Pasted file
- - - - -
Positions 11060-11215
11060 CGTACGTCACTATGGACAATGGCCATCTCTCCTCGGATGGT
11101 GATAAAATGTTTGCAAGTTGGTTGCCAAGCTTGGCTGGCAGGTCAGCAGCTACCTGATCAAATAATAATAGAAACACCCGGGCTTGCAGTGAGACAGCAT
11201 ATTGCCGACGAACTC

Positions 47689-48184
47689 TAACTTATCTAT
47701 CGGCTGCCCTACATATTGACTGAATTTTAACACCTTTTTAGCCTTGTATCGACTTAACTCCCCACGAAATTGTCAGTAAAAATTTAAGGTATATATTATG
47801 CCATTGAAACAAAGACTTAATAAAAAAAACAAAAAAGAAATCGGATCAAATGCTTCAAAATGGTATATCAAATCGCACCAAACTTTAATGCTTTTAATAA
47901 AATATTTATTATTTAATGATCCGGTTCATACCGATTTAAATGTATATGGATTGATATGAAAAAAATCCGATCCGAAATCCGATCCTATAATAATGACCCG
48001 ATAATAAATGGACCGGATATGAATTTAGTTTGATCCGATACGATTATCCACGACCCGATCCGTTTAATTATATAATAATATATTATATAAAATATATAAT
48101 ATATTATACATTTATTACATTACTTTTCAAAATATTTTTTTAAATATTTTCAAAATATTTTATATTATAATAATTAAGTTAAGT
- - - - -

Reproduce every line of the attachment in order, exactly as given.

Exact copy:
Positions 11060-11215
11060 CGTACGTCACTATGGACAATGGCCATCTCTCCTCGGATGGT
11101 GATAAAATGTTTGCAAGTTGGTTGCCAAGCTTGGCTGGCAGGTCAGCAGCTACCTGATCAAATAATAATAGAAACACCCGGGCTTGCAGTGAGACAGCAT
11201 ATTGCCGACGAACTC

Positions 47689-48184
47689 TAACTTATCTAT
47701 CGGCTGCCCTACATATTGACTGAATTTTAACACCTTTTTAGCCTTGTATCGACTTAACTCCCCACGAAATTGTCAGTAAAAATTTAAGGTATATATTATG
47801 CCATTGAAACAAAGACTTAATAAAAAAAACAAAAAAGAAATCGGATCAAATGCTTCAAAATGGTATATCAAATCGCACCAAACTTTAATGCTTTTAATAA
47901 AATATTTATTATTTAATGATCCGGTTCATACCGATTTAAATGTATATGGATTGATATGAAAAAAATCCGATCCGAAATCCGATCCTATAATAATGACCCG
48001 ATAATAAATGGACCGGATATGAATTTAGTTTGATCCGATACGATTATCCACGACCCGATCCGTTTAATTATATAATAATATATTATATAAAATATATAAT
48101 ATATTATACATTTATTACATTACTTTTCAAAATATTTTTTTAAATATTTTCAAAATATTTTATATTATAATAATTAAGTTAAGT